GDPR: Start simple, go fast.

Interview with Paul van Noesel | Tech Data | EU GDPR

“Treat what you save with care”, is the mantra Paul van Noesel, Business Development Manager IT Security at Tech Data, shares with organisations. He is referring to the personal data businesses collect about customers and employees, because while data protection regulations have been around for several years, the expectation is there will be much heftier fines to be paid for violations from 25 May this year. Among other things, the regulation states that personal data may only be collected if it is necessary for the organisation’s intended purpose. Something that Paul van Noesel says we all need to think carefully about.

What will change?

Thanks to the extensive media coverage, it’s impossible not to have noticed that since May 2016, all EU companies have been obliged to create an overview of which personal data is processed, why and with whom the data is shared. They are also obliged to notify the Autoriteit Persoonsgegevens (AP, Dutch data protection authorities) of any data leaks within 72 hours. The AP can then launch an enquiry into whether regulations were complied with within the organisation. Nothing new so far. What’s new is how it will be implemented, which will soon drastically change. Paul van Noesel: “Are you aware that you as an organisation are responsible for the protection of personal data you collect and process? There is a difference between standard personal data such as name and address and specific data such as ID numbers, religion and health. The data you are allowed to store by law depends on the industry you work in. If data should leak, you have to be able to show for what reason you have collected the data and the steps you took to protect it and IT security plays a crucial role in this. Make a note of the steps you will take in case of a data leak in your organisation.”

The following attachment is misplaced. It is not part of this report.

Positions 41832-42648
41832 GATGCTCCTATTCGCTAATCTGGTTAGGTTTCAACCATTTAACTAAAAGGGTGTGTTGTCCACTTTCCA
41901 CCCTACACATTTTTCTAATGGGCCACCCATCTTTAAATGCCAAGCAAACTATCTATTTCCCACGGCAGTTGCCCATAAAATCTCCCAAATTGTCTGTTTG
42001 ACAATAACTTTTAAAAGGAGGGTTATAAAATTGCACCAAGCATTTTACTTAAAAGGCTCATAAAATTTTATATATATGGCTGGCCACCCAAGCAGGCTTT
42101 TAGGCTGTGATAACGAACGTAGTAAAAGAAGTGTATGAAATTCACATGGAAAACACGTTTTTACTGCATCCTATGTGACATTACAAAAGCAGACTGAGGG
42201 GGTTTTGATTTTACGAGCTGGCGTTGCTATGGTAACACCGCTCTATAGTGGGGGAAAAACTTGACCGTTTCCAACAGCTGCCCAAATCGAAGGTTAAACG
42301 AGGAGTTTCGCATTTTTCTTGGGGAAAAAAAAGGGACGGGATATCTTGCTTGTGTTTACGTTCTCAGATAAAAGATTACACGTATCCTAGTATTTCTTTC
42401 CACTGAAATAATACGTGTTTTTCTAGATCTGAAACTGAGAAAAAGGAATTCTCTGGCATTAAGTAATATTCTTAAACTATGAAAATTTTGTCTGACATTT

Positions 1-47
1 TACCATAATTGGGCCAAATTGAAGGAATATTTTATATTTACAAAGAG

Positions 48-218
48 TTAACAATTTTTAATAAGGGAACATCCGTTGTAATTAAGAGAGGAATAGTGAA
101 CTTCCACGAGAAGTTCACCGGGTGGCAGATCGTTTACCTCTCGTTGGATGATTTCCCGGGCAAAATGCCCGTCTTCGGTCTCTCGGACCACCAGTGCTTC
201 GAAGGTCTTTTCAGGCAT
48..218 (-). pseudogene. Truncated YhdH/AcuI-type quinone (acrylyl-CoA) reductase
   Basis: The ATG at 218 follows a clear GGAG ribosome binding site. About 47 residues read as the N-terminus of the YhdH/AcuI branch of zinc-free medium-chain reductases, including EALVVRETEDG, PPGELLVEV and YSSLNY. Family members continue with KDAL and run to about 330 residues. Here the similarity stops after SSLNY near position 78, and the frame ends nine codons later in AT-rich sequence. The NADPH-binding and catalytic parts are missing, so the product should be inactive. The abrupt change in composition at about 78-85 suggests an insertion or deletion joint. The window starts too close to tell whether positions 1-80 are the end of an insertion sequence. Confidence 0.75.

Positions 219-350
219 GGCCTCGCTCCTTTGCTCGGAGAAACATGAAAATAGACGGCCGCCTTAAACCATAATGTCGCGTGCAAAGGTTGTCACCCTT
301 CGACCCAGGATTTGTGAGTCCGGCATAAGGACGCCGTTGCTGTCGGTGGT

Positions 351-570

Historiy of the EU GDPR.

The European General Data Protection Regulation (EU GDPR) came into force in May 2016, superseding the Dutch law on data protection (Wet Bescherming Persoonsgegevens) which has been in place since 1996. Back then, companies didn’t really have that much (electronic) personal data and we didn’t really give a second thought when suddenly huge amounts of data were being collected. We’ve since found out how valuable electronic data is and also how easy it is to steal. The EU GDPR was developed to protect our privacy.

Employee personal data.

One important source of personal data comes from employees. “Generally speaking, businesses are very careful when it comes to protecting this data with agreements having been made. A limited number of people have access and these work in HR. There are, of course, vulnerabilities, such as sharing the data with occupational health and safety agencies. What do they get sent and how to they handle it? When forwarding personal data, for example in the event of illness, it’s important to know that you as a company remain responsible for it, which is why you should conclude a data processing agreement with the other party cover all bases.”

 

 

Customer personal data.

When it comes to customer data, you also need to think about what is being saved. We tend to save more then we need because it is practical, for example, a date of birth because we want to be able to send the customer a card on their birthday. Or gender. Above all, the new regulation wants us to think carefully about what we are doing. Everything that is saved can end up in the wrong hands which could potentially have some serious, unintended consequences, e.g. identity theft. We have to be careful with everything we save electronically.”

 

IT security and IT infrastructure.

Taking a critical look at everything we save is one aspect, while protecting it is another. Whether your company is ready for the GDDPR is inextricably tied to IT security and thus also IT infrastructure. Paul van Noesel: “To give you an idea, when we analysed the GDPR we discovered that IT security was at the heart of 43 of the 99 sections and we wanted to be able to offer our customers a foundation on the road to GDPR compliance.

 

The Bechtle GDPR Quickscan – Getting off on the right foot.

How do you know if you fulfil all GDPR requirements? This is why Bechtle has developed the Quickscan. Paul van Noesel: “The scan gives you an overview of the status quo in three areas: people, processes and technologies. In terms of technology, the scan takes a much more in depth look and provides concrete suggestions for turning your business into a fortress. Bechtle is on hand to help you through this process and provide you any other information you need regarding potential solutions. A final tip. Take things slowly so you don’t lose focus. Gain an insight into which personal data is where, how it is used and how it is protected. Start simple, go fast.”